I’m also stuck with Wine 1.5, when the latest is 1.7 and no one can tell me how to upgrade it via the terminal, and again because of some mysterious broken package I can’t simply install 1.7.
Another annoyance is Wireshark and a clone called tshark not showing up in the menu, and tshark can’t even be invoked in the Run program, only I just found out, Wireshark, from trying.
Another annoyance is that items in the menu can’t be moved.
It also has bizarre bugs, for example when leaving some sort of text menu using ctrl alt F5 using alt F4 a space appears to the right of screen that doesn’t go away except on reboot, and more annoying is that all menu programs on all programs vanish. I was only able to get back Iceweasel’s by pressing F11 twice which made it show, then Icedove’s menu showed, but that of other programs didn’t. Only a few more reboots caused all the menus to show again. Even more bizarre was when doing it all over again, the ctrl commands that is, the disappearing menu act itself disappeared, as it didn’t happen again doing the ctrl stuff.
Another bug was the taskbar not showing in the external monitor I use for the Lenovo and mouse-clicking not working making it even more annoying. It would always happen if I didn’t shut down Knoppix deliberately, and I’d have to then plug it in to my Gateway, reset the monitor settings and then put it back in the Lenovo. Rebooting didn’t work to solve it. I think even one time after doing that on the Gateway the taskbar was still missing. It may have been because I didn’t mess with the monitor settings but thougt maybe simply using it in the Gateway would auto fix the missing taskbar, but I guess not. I even asked the maker how to fix this via terminal commands but any reply he gave about that was unhelpful.
Porteus 2 and 3: This OS I found to be the overall best of the Linux distros I used, just a little better than Ubuntu, because of these major advantages:
1. It boots up fast
2. It immediately displays what is going on on an external monitor (unlike Knoppix)
3. It has somewhat all the apps I needed to get work done.
4. It had something better than GParted in that whatever partition manager it had been using was able to see my USB stick, which GParted for what stupid reason I don’t know cannot do on certain Linux distros. I found it’s partition manager a little confusing though in that it didn’t have good explanations as to what was going on and the GUI wasn’t that good. It did work well though!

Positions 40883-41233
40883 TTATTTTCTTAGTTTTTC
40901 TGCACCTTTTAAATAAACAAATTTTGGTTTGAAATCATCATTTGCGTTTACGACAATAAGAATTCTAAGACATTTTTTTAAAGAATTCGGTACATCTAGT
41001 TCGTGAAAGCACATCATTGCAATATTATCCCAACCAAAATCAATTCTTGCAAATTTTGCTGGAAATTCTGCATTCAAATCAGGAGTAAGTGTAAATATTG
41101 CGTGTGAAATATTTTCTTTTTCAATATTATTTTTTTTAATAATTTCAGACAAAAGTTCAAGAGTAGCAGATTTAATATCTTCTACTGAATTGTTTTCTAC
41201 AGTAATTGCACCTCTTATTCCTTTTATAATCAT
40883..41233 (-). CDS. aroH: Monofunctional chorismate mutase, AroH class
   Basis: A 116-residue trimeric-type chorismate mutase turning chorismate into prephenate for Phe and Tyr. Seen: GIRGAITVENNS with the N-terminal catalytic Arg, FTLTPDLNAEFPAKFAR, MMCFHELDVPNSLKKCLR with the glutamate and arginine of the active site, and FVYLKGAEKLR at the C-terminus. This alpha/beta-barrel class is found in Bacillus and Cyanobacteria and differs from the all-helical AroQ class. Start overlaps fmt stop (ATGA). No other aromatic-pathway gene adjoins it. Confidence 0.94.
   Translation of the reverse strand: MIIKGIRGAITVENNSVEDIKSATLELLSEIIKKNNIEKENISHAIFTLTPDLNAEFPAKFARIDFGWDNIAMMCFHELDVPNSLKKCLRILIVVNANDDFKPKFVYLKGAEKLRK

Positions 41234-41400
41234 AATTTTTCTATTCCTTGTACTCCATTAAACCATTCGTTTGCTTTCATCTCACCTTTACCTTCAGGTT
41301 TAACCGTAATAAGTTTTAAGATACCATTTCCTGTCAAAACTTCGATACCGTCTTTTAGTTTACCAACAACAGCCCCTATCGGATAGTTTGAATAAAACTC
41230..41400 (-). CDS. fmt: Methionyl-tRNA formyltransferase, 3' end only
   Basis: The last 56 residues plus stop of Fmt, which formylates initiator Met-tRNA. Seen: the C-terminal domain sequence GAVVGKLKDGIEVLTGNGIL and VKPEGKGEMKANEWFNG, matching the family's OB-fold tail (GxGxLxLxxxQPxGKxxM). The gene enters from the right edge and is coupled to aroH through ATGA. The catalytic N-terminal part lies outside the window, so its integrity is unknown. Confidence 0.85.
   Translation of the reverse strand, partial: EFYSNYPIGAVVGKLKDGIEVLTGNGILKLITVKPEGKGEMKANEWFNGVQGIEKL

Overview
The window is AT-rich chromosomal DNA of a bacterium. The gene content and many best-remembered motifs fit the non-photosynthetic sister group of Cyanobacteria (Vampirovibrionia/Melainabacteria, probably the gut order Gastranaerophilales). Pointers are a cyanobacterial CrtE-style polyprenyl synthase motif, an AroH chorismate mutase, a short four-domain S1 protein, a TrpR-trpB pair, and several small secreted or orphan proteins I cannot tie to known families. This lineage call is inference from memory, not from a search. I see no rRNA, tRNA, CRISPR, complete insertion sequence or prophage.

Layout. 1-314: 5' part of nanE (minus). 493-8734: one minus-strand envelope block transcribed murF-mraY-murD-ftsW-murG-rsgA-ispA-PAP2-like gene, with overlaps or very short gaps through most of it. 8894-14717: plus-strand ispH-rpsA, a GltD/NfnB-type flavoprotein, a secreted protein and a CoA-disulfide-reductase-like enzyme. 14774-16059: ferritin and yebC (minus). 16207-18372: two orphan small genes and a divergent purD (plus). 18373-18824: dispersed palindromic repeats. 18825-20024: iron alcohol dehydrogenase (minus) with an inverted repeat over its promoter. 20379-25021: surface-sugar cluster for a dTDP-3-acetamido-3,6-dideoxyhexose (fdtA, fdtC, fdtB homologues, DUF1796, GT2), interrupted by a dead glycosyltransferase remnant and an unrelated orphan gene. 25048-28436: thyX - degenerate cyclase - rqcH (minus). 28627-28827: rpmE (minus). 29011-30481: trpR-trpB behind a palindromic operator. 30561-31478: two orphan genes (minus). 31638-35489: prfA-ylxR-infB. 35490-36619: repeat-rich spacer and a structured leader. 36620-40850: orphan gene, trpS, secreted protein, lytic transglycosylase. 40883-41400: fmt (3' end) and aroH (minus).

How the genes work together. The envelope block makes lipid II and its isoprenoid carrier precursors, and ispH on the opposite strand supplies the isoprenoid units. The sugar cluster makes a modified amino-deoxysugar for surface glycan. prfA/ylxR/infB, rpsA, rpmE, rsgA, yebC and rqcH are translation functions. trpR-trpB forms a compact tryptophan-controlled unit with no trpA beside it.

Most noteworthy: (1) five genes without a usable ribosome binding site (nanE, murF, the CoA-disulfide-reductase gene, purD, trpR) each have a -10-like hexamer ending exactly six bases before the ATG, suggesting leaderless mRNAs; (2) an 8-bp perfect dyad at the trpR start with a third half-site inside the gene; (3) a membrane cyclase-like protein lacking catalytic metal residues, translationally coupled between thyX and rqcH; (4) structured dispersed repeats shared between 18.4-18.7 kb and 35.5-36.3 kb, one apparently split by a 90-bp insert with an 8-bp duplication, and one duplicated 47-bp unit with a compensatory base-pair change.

1. It has has installer that allows you to make a bootable Porteus OS from a memory card, however it didn’t work for me. My guess is because I can’t see what is going on on my Lenovo, or, like my M460, simply doesn’t have the built-in software to recognize a memory card. I’ll try a USB stick next (again) to see if it works this time.
2. It doesn’t get the time right, and sometimes date despite having a time zone selection customization option when customizing a live CD. More annoying is that it requires me to enter a password to change the time (are hackers going to mess with my time? ugh) and more annoying still is that it automatically closes the time settings window rather than letting me do so, annoying because 1. I might get the time wrong 2. I forget to change the date which is sometimes wrong, so then besides having to open the window again, also have to enter the password again.
3. It has the same save-to problem as other Linux file managers in that it doesn’t deselect the focus of the last folder used without playing games.
4. The “save system settings” function is useless to me since there’s no obvious way to restore the saved file.
5. Like other Linux distros it is limited in the display resolutions; it offers nothing close to 1080p is available for my monitor.
6. It often hangs or metaphorically does by endlessly reading the live CD when viewing large pdfs or many pdfs.
7. The mouse sometimes freezes, and not from waking out of a sleep state (which I haven’t tried yet).
8. Though I managed to maybe once or twice somehow, in general, almost entirely, you can’t watch a video on Porteus without it blacking out the screen after some short amount of time. It’s extremely annoying. I tried everything. And even though I did manage, seemingly, though not sure, to find one setting that allowed me to watch a movie without it going to black, I shouldn’t have to play “guess the combination of right settings” games to do so.
9. Saving things with Firefox sometimes causes a giant mostly blank tooltip like box to appear at the top of the screen which ends up blocking the title field so that I can’t change it without moving the save dialog box/window. It doesn’t go away till you’ve closed the box or saved something.
10. The tooltips pop up to fast, annoying since I must first “add a panel” to the external monitor to access the basic desktop functions, and I leave it on top since it makes things easier for me, but when I move my mouse, accidentally, to something on that taskbar it pops up a large tool tip. I’d like an option for such tooltips to be disabled or to pop up after the amount of time I say it should so it’s not so annoying. It sometimes hangs around for a few seconds when things slow down on my comp and is in the way.